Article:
Jewish New YearPosted: September 20, 2009
Today is the second day of Rosh Hashanah. The sense of renewal for this time is in my bones. I am no longer a follower (was I ever) of the cloth. Long ago, those teachings were relegated to the category of myth. Religion for me is fantasy. It is one set of dreams and ideas, made to rule over another mans’.
But the Jewish New Year is in my bones. It is something that hearkens back to a time when our beliefs, our rituals, were tribal.
Ironically, as I am coming awake this morning, what is filtering in my window are the sounds of a mosque. We live in what has been termed by US News and World Report as “The most diverse neighborhood in the United States.” Here in Ditmas Park we have West Indians, Haitians, Russians, Tibetans and Nepalese, Cambodians, Pakistanis (the list goes on) as well as the endless flow of hip artists, writers and musicians who hang out at our local cafe.
My bedroom window is back to back with a Muslim mosque. We hear their prayers weekly, but as it is also Ramadan, they have been praying through the night, every night. Their song reminds me of the days when I attended synagogue services every Saturday. It was the singing that always touched me. As a boy, we would spend our days on Shabbos, plotting ways to slip away into the rest of the building. To go to places where there were no adults. My parents never accompanied me to schul. I went on my own volition, my own desire. There was something there I needed to have contact with.
It was in that song. The prayer. The male chanting that created a sense of exhilaration in me. My friends and I would begin to laugh when this sound grew particularly intense. It was our only way of responding. We were not yet ready to join in and absorb this communal vibration.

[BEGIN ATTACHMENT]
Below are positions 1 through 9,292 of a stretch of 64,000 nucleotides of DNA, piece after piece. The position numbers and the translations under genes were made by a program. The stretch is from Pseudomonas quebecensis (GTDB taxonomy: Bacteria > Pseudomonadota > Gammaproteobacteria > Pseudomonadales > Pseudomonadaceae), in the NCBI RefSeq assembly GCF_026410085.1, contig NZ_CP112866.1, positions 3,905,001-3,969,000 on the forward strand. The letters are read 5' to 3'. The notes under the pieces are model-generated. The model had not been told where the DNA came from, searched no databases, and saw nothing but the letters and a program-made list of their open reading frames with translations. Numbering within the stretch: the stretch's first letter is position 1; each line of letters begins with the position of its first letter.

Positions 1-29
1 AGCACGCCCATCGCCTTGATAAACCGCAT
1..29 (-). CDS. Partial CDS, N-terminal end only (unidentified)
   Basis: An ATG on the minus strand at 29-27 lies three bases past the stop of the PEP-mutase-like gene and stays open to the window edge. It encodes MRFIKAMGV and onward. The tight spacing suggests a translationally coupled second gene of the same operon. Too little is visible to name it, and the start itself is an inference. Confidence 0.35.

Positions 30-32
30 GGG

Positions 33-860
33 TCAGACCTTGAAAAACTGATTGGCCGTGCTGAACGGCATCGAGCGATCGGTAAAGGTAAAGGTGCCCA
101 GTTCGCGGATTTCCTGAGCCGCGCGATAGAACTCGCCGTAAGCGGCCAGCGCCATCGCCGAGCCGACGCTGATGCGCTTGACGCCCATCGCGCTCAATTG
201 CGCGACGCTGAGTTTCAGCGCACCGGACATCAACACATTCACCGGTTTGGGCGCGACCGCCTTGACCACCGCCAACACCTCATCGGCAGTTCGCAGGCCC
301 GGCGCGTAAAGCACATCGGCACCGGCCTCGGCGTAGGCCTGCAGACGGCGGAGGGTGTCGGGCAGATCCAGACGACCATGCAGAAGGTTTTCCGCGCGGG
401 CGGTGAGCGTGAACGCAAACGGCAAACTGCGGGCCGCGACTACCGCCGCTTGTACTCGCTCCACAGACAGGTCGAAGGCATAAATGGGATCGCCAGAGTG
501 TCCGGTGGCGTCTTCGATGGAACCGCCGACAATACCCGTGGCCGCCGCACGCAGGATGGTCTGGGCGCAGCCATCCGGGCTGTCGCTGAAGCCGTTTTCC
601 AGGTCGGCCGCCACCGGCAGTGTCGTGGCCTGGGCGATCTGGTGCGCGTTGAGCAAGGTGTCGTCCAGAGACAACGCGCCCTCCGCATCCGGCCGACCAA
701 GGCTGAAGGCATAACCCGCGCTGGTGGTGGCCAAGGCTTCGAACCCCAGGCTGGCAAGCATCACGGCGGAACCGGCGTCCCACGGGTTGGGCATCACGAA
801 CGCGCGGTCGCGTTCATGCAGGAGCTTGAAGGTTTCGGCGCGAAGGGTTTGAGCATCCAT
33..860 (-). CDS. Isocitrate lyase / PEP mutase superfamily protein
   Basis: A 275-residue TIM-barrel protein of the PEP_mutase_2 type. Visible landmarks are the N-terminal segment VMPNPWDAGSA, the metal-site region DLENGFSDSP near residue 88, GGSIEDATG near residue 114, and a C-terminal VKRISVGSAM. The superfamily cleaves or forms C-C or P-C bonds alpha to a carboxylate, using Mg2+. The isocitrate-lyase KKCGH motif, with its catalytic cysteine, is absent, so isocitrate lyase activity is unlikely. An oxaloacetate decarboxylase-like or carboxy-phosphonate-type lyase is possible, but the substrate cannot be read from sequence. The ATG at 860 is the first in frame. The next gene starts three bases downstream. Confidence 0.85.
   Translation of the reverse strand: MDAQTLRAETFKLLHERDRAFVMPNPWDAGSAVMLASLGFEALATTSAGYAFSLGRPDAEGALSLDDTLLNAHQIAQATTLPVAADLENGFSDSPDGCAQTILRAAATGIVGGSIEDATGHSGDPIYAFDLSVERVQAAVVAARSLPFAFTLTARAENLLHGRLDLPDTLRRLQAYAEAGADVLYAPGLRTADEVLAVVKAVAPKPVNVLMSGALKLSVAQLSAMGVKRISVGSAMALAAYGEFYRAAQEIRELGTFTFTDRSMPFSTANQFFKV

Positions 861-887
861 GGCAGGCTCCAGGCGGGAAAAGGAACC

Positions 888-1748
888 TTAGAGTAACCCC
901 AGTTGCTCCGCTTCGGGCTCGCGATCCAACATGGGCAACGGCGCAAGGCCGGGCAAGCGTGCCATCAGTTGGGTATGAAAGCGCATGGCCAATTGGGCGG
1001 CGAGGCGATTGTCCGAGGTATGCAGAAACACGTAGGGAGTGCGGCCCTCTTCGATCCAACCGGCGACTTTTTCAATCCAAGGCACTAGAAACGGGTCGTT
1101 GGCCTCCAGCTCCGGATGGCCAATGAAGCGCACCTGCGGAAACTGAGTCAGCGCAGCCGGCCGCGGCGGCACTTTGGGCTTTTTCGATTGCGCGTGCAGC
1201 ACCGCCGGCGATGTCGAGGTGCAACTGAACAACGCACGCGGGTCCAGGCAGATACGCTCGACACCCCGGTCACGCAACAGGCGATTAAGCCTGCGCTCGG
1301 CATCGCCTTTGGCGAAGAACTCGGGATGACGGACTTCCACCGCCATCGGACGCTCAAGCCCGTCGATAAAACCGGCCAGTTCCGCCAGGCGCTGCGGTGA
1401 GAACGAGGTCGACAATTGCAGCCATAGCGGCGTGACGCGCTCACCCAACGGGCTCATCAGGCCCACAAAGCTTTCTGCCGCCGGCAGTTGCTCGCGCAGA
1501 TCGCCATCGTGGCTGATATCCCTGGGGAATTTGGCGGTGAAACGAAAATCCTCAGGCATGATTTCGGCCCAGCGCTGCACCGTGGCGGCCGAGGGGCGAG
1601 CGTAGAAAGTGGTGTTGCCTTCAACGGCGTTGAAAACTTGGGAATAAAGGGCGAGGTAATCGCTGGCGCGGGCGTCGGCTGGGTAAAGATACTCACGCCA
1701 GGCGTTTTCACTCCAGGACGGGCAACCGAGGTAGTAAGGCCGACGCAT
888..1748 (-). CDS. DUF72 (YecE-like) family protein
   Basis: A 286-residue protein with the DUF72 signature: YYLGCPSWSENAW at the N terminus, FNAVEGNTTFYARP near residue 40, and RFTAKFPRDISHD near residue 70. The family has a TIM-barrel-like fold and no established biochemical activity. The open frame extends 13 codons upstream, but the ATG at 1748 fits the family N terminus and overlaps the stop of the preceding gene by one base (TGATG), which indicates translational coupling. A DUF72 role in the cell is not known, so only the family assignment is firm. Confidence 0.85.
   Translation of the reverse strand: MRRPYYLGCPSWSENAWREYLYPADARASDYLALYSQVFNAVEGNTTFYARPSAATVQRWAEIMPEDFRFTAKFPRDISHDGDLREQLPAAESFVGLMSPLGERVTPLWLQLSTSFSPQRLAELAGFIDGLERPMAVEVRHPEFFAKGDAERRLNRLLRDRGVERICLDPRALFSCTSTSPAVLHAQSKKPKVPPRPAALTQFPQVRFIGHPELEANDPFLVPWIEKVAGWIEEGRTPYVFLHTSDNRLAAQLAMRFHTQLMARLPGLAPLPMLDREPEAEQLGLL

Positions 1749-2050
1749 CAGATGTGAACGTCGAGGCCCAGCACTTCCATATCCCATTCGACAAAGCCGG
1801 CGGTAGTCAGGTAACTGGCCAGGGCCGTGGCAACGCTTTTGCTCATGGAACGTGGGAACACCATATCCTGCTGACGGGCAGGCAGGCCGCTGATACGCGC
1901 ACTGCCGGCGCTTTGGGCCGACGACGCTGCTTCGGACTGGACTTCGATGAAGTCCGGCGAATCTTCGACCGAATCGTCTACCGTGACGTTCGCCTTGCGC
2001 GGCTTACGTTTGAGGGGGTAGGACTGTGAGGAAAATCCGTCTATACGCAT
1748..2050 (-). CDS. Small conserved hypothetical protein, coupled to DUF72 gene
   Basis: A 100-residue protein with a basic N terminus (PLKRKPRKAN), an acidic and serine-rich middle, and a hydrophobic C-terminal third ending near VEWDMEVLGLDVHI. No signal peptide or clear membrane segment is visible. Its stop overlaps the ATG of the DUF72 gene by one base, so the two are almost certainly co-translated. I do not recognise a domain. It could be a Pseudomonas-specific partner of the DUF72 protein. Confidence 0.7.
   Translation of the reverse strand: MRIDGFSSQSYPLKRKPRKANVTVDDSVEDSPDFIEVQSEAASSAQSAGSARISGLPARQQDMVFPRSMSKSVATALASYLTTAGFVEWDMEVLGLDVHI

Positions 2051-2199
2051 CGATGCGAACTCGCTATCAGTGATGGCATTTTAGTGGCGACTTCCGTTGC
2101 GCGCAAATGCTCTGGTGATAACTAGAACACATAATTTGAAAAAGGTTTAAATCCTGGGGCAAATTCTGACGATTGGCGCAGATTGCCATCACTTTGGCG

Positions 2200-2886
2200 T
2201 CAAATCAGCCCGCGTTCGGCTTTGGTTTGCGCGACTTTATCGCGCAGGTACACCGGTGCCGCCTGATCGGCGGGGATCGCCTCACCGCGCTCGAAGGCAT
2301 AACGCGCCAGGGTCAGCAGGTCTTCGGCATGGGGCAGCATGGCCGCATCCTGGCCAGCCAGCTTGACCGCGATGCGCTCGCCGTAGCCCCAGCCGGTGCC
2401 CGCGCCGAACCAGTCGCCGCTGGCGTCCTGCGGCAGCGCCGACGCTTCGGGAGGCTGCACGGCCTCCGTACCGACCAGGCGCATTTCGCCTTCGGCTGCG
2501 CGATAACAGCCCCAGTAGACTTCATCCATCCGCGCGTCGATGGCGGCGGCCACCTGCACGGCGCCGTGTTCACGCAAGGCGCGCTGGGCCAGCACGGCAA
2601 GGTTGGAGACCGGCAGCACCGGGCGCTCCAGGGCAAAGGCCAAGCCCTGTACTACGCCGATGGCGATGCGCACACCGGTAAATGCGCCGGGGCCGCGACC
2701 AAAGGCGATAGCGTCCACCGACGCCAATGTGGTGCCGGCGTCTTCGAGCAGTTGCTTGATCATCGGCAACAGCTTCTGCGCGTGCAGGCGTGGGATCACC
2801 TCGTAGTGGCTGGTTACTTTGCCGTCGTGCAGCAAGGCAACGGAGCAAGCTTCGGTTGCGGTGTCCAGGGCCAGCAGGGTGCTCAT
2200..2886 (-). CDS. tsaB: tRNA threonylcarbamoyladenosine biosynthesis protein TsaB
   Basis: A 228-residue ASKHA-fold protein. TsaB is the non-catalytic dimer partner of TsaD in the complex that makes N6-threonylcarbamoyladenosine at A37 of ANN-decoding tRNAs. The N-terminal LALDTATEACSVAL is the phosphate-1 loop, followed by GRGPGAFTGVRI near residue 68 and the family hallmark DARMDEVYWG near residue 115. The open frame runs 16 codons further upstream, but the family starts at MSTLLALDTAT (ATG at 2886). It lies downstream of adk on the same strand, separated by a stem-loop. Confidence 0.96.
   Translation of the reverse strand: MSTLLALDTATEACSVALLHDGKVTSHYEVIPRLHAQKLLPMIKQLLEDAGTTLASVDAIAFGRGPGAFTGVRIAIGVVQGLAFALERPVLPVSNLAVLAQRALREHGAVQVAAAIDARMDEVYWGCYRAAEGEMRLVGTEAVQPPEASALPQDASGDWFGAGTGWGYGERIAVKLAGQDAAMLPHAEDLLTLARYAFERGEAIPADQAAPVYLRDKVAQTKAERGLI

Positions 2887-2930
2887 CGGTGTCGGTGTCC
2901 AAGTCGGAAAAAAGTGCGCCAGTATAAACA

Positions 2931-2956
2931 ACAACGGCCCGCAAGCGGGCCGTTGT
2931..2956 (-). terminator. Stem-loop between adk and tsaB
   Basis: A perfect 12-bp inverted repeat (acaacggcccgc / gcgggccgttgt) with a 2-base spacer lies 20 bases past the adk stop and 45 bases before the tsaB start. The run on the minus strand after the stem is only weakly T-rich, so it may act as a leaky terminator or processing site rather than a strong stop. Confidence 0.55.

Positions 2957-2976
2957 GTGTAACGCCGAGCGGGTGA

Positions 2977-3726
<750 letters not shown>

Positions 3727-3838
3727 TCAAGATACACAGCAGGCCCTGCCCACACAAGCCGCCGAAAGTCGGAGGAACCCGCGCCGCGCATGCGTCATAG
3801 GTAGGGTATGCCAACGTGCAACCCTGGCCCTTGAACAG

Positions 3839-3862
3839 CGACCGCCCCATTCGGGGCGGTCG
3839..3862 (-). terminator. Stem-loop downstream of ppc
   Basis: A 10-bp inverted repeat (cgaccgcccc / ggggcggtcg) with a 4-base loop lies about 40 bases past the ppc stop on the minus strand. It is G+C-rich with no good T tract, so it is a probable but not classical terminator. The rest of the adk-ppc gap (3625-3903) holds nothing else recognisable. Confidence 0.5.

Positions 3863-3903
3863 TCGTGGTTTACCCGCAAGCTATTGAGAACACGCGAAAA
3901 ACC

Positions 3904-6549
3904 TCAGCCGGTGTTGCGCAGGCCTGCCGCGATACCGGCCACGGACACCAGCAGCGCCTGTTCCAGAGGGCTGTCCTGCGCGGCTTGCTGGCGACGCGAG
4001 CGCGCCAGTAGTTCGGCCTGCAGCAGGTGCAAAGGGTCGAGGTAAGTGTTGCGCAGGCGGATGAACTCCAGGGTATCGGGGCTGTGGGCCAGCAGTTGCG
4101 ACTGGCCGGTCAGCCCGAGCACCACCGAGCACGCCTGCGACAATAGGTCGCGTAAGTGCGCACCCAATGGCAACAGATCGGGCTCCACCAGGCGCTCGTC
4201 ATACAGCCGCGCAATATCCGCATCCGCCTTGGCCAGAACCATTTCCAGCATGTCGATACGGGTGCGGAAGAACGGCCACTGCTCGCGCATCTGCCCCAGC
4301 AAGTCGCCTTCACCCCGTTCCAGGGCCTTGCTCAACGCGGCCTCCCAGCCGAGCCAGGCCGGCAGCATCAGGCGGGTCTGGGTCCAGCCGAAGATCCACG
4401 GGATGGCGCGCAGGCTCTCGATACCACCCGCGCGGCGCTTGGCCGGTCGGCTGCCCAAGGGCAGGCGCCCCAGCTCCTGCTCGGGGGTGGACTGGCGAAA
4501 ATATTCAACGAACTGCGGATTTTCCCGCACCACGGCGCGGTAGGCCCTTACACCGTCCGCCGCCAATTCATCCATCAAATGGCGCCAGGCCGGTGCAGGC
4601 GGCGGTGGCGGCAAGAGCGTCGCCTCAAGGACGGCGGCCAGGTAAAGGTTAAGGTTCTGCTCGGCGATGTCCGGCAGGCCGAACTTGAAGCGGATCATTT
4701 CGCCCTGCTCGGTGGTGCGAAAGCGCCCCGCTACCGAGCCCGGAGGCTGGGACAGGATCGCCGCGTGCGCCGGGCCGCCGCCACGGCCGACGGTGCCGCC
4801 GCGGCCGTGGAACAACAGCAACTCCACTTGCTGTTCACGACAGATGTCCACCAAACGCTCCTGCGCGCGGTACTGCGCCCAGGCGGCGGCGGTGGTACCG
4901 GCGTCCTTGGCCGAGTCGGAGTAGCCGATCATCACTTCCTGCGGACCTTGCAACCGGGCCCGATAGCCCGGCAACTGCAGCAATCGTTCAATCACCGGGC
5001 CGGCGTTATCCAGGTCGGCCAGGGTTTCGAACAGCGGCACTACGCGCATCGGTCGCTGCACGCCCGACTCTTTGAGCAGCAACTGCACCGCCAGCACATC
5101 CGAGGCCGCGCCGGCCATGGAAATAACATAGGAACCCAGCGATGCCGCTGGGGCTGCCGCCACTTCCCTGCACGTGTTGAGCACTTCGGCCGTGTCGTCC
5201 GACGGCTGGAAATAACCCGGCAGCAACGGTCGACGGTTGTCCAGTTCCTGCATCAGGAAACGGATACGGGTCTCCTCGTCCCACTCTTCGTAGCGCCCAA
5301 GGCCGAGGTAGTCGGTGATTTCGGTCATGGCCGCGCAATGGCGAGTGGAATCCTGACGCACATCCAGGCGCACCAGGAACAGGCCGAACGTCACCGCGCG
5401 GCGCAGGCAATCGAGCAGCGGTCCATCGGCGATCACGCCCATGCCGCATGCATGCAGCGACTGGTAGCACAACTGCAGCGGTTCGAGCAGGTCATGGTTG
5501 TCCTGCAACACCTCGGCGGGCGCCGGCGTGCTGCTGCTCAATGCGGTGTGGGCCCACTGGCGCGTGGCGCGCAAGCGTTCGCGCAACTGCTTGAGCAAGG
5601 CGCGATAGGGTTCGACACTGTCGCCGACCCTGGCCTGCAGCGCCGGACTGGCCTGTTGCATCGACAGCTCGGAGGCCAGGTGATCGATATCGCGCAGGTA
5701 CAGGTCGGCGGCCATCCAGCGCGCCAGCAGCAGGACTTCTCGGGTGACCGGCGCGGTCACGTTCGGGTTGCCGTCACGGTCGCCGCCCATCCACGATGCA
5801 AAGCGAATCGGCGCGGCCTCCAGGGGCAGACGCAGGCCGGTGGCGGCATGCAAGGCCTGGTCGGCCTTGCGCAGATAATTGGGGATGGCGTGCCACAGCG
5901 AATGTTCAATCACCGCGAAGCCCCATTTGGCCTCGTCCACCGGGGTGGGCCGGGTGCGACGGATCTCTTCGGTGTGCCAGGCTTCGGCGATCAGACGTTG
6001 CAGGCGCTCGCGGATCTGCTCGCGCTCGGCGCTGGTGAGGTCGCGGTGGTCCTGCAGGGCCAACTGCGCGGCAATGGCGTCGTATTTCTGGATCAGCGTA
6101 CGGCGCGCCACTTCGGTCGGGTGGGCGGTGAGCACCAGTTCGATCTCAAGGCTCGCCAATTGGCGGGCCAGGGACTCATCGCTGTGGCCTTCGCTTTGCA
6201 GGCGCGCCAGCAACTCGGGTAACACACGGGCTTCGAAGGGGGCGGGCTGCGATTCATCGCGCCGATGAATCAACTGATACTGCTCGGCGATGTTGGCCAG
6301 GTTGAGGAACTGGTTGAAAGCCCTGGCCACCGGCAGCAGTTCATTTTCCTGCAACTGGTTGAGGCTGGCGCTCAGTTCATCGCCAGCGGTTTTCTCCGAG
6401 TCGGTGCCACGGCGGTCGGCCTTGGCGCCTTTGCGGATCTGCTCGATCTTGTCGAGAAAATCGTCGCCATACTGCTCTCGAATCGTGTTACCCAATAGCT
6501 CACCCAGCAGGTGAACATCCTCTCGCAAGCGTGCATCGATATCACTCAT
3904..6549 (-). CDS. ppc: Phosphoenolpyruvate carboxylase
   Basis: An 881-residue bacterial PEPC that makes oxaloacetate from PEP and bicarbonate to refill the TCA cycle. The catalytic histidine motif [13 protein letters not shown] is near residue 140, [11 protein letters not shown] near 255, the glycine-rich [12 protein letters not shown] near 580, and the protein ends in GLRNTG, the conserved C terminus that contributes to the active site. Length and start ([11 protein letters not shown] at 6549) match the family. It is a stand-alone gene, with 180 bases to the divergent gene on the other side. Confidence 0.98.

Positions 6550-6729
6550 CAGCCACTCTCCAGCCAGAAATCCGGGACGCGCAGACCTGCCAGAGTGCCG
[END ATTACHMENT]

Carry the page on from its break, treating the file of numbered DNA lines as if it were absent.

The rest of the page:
But now I have abandoned all of that.The questions that were deep within me, needed to be met with a deeper knowledge of this life. Fortunately, I lived in an atmosphere where those questions were not buried, or suppressed. The quest lay open for me to search in other areas of culture. This was MY education.
The world of comparative religion was the first to call. The differences between the great religions: Buddhism, Taoism, Sufism, Judaism and Christianity as well as their common ground were my initial opening to my spiritual curiosity. The curiosity as to why the sounds of the mosques take me back to the days of the temple. Especially on Rosh Hashanah!
Then as I began my life as a parent, my quest took me into myth and folklore. For a decade I delved into the storytelling of as many cultures as I could find. Grimm fairy tales, Japanese folklore, stories from Native American, Amazonian, Aborigine, African, Italian, Irish, Russian, Chinese, Finnish, Norwegian, Innuit, Jewish and India to be a bit brief. Anything that had the fragrance of a fairy tale, or creation myth, I tried to absorb. Even telling these stories publicly on occasion. My daughters became the sounding boards for these stories nightly. Many were read repeatedly. This helped to fuel my interest.
So not to wonder why sitting here, on the Jewish New Year, having been born a Jew, and listening to the faint song of a Muslim mosque, I can honestly say that I no longer buy into the petty beliefs of any religion. It is because in the process of my quest for knowledge and understanding, something much higher, much finer has emerged.
A sense that the ABOVE cannot be defined by men. For when men begin to pass along a definition of this finer, deeper experience, it turns into religion, and then devolves into dogma. And it no longer becomes a way to connect humans to each other, but it becomes a way to separate them.
Our role as parents, teachers, neighbors and leaders, in truth, is to nurture this quest, but unfortunately, this is not so. The state of the world is a reflection of this lack of connection, and religion is the illusion that keeps us from learning this truth.
So today, on my essential New Year, I put forth a hope. A hope that there are still those among us who can question. Who can nurture question in our children. Who can awaken the question in our neighbors, in our friends, in our loved ones.
It is the question we ask when we look up at the sky, and can still ask “Why am I here?”
Happy New Year.